Nashville bassist tells of the gigs with Raul Malo, the Mavericks and his own Hank Sinatra Band
Elio Giordano is a much sought-after bassist and vocalist who has performed and/or recorded with a long list music luminaries, including Raul Malo, the Mavericks, Tanya Tucker, Ronnie Dunn, Collin Raye, Easton Corbin, Bekka Bramlette and countless others. Currently based in Nashville, Giordano is well versed in many country formats, including bluegrass, rock, blues and swing, as well as Cuban and Latin American rhythms. While not playing sessions for any of a number of Grammy-winning artists, doing his radio gig or working with aspiring up-and-comers, Elio fronts his own group, Elio and the Hank Sinatra Band. We recently caught up with Elio to talk career highlights, gear, current projects and more.
FBPO: You’ve definitely got some country in you. Where are you from?
EG: I was born in Connecticut and lived there till I was about 13 years old, then moved to Maine and stayed there until 1995. Then I moved to Nashville.
FBPO: How’d you get mixed up in the music business and the bass world?
EG: My dad was a musician, just for fun, but my brother was a musician and they had a little jam band. He and his friends would get together. I was real little. They never had a bass player and I just ended up playing bass. I started out as a trumpet player, then I ended up playing bass with them. It led to all kinds of Nashville stuff. I’ve been fronting bands since I was 14 years old.
FBPO: So you started with electric bass or upright bass?
FBPO: What kinds of music were you first exposed to when you were growing up?
EG: My father was a classic country fan, Ray Price and Buck Owens and those types of artists, so I was steeped in that music from an early age, George Jones, Conway Twitty, all the old stuff, you know. Then the ‘80s country kind of rolled around, and Dwight Yoakam came out, things like that. I got more into that. Of course we did the rock thing when we were young, played classic rock, played with the school bands and garage bands, talent shows. My parents bought a campground up in Maine and we ended up playing at the campground. People loved it and we toured all over New England, Canada, and came all the way down to Nashville.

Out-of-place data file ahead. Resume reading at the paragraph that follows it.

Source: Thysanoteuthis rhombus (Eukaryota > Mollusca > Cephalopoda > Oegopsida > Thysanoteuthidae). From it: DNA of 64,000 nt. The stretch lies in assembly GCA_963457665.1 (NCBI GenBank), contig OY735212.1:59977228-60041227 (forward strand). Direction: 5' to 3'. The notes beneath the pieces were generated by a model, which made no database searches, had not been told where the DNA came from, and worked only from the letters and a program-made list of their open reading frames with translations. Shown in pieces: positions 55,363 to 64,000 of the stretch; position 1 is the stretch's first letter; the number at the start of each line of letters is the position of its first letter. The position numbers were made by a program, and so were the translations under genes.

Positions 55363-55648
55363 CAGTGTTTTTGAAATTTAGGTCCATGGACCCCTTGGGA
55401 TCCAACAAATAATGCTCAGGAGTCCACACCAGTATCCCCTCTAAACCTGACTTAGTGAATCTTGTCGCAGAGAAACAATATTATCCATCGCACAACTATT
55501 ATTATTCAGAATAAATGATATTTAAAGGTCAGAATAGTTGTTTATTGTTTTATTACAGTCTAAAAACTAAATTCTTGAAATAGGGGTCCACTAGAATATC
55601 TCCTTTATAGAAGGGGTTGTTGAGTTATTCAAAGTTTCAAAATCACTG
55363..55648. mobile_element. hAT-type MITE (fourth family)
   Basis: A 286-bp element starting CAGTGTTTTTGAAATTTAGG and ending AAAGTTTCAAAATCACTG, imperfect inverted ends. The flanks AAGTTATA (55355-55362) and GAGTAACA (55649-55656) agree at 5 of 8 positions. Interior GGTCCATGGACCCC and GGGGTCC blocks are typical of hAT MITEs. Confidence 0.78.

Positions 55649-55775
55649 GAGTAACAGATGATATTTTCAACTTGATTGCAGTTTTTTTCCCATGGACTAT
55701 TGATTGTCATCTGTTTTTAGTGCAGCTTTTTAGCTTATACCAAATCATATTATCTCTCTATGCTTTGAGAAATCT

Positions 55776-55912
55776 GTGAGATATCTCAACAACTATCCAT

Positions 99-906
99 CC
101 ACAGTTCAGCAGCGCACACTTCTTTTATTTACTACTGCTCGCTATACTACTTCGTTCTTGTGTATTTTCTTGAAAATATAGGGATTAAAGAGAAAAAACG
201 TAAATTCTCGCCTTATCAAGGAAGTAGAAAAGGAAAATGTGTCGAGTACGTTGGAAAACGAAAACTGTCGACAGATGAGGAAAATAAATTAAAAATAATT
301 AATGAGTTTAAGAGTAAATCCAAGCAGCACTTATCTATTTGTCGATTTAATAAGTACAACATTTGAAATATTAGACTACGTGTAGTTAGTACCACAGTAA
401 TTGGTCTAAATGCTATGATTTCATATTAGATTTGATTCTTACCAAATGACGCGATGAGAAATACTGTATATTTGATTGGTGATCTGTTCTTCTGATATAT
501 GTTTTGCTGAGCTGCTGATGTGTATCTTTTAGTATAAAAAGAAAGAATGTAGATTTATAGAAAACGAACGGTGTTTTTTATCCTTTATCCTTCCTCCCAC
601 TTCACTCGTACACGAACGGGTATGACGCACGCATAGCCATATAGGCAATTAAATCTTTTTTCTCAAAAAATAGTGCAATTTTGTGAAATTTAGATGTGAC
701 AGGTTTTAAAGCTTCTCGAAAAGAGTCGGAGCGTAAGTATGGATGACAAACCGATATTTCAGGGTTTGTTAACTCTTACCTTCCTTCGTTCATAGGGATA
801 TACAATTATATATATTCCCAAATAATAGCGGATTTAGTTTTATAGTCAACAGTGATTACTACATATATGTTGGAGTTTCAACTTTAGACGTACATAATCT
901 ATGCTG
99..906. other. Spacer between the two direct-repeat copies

FBPO: Which bass players influenced you the most?
EG: Well, when I was a kid, it was all Geddy Lee and Steve Harris. Then as I got older it became Paul McCartney. I like a lot of swing music, I like Jaco, James Jamerson, Bob Babbitt. Funky stuff.
FBPO: At what point did you pick up the upright bass?
EG: That was about 12 years ago or so. I saw it and fell in love with it. I always liked it. I tried to play it when I was a kid, when I’d go to the store and it didn’t make any sense to me for whatever reason. I just bought one and said it was going to sound really bad until it doesn’t. I started bringing it to gigs and everybody’s like, “No, not the upright!” And then after a while, I got tired or playing it and everybody was, “Hey, where’s the upright?” So I said, “Okay, I get it.”
FBPO: Did you ever study classical double bass? Did you ever use the bow?
EG: No. I bow, but I never learned. I taught myself everything.
FBPO: How did your career get rolling?
EG: I started playing in bar bands in Nashville and I think somebody came in to a bar I was playing and they were looking for a bass player for Steve Azar, a country artist at the time. They liked my playing and they invited me to a rehearsal. Then, like three days later, we went out to tour 16 dates in California and Texas. It was pretty instant. I mean I’d toured with my own band. I had my own band for years that I ran. We went all over the place, but getting on a bus for the first time, that was it.
FBPO: How old were you at the time?
EG: I was 22.
FBPO: So from there, one thing led to another?
EG: Yeah. I played electric and then I played downtown a bunch. Then I saw Dave Roe play with the Don Kelley band and his upright playing just blew me away. I just sat there and watched him for days. Then we started talking and he was like, “Go get a bass!” And I did. I went home on vacation and they had one at the music store I went to and they let me pay $25 a week [laughs]. I bought a bass and Dave showed me a couple things and then, literally, after about three months, I’d play Wednesdays and Saturdays, and he’d play Thursdays and Fridays. He was out with Dwight Yoakam and, within two months after that, I played the gig full time. I played with that band for 9 years. Actually, I started with a band called Brazilbilly, then Don Kelley hired me.